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Operational equipment reliability, and the resulting plant uptime, are inversely linked to the number of risks you allow your equipment and machinery to suffer. The contrary connection between equipment risk and reliability is not obvious, but it reveals itself to us when the risk equation is divided into its fundamental elements.

We start by examining the most commonly used form of the risk equation:
Risk ($/yr) = Consequence of Occurrence ($) x Frequency of Occurrence (/yr)

The equation says that risk is equal to the cost of a failure event multiplied by the frequency of the event. 

The Frequency of Occurrence divides further, so the full form of the risk equation becomes: Risk ($/yr) = Consequence ($) x [No. of Opportunities to Fail (/yr) x Chance of a Failure]

The Number of Opportunities to Fail is how many times a year a situation arises that could lead to a failure event. The Chance of a Failure is the odds that a failure will happen once there is an opportunity. Throw the two dice in Figure 1, and every throw is an opportunity to get one on each die, but the odds are 1 in 36 that it will actually happen in the next throw.

Figure 1

The Chance of Failure is one (1) if it will definitely fail every time the opportunity arises, and it is zero (0) if there will never be a failure when the situation arises. Chance uses values between 1 and 0 because the likelihood of a thing going wrong is usually possible to some degree. The chance of both dice being one is 0.0278-poor odds to bet on.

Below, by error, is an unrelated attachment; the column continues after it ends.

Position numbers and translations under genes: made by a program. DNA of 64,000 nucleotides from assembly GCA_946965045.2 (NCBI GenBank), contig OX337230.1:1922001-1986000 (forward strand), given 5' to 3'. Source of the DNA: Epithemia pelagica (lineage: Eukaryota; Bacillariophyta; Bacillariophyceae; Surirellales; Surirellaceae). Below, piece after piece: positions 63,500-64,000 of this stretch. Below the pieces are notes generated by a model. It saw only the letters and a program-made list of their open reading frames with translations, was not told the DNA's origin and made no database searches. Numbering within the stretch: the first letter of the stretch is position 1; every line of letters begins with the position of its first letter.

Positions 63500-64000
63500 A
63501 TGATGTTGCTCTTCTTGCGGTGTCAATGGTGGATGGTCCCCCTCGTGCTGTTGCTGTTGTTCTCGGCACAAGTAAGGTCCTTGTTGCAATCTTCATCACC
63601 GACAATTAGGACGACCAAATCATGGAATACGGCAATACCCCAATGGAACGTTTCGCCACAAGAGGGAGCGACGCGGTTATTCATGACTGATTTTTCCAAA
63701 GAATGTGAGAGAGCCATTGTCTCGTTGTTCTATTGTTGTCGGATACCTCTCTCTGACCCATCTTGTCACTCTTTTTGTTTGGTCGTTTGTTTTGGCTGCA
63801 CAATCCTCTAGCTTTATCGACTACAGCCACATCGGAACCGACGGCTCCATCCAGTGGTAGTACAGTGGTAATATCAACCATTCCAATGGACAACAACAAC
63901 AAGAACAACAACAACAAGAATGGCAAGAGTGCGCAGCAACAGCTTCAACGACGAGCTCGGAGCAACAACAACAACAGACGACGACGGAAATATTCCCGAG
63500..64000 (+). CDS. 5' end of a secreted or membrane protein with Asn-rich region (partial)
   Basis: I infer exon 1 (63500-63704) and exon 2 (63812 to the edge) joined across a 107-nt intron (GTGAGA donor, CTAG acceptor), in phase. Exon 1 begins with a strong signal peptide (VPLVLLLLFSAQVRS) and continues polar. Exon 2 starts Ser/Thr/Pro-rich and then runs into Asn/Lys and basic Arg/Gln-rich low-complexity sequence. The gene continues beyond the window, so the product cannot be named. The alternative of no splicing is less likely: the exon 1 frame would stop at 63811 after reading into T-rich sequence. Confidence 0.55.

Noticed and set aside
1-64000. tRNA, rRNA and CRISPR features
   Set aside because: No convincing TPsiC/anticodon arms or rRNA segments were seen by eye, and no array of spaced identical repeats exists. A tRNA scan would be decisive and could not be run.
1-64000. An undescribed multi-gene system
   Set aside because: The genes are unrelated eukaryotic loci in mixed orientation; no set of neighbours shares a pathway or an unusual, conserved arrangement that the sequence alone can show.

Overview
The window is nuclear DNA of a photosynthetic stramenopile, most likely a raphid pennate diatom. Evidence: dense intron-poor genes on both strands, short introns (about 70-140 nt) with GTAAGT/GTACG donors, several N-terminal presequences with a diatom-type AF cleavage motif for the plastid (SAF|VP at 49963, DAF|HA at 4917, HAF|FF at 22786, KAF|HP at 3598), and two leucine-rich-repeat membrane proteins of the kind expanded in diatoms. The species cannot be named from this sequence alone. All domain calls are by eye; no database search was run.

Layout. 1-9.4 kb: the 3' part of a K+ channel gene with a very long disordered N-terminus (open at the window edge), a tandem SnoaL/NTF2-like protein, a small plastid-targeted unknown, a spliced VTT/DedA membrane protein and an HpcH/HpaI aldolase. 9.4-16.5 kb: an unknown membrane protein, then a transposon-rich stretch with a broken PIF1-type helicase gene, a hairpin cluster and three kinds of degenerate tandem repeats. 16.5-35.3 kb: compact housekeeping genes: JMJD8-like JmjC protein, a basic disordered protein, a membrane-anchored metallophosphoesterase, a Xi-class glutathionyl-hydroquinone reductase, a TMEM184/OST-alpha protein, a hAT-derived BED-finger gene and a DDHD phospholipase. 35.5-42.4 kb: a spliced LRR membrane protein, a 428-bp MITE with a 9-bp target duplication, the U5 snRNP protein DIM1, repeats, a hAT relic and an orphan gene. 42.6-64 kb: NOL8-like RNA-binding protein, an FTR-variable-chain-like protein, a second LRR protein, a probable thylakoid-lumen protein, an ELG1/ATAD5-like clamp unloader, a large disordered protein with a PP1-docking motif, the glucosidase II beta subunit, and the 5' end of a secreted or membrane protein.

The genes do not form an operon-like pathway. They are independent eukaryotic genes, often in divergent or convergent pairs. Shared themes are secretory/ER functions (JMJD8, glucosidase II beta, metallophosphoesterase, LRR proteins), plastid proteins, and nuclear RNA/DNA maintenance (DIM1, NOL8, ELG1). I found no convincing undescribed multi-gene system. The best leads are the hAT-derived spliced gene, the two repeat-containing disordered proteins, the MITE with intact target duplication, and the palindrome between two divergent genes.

For operating plant and equipment the Chance of Occurrence of equipment failure becomes the Chance of Equipment Failure, which is the opposite of Equipment Reliability (the chance of not failing, i.e. the chance of success).

The reliability equation for equipment is:
Equipment Reliability = 1 - Chance of Equipment Failure
With a little manipulation, this becomes:
Chance of Equipment Failure = 1 - Equipment Reliability
Including equipment failure into the full risk equation, we get:
Risk ($/yr) = Consequence ($) x [No. of Opportunities to Fail (/yr) x {1 - Equipment Reliability}]

The full risk equation gives us massive insight into how we can maximize production equipment uptime. There is a direct inverse connection between equipment risk and equipment reliability. When equipment reliability is perfect (Reliability =1) the risk is zero, and if there are no opportunities to fail, there is also no risk (Opportunity = 0). If you want high equipment reliability, you must remove the possibility of a failure event arising in your machines and equipment.

Now that the connection between high equipment risk and low reliability is clear, we can make better operational and maintenance strategy choices.

Table 1

Impact of Equipment Risk on Maintenance Strategy

Risk is reduced by minimizing the consequence of an event or by reducing the frequency of an event. Which focus you chose to take as your key operational risk management strategy will be a major factor in your future production success. Table 1 shows a range of the common maintenance and reliability strategies divided into chance reduction strategies and consequence reduction strategies.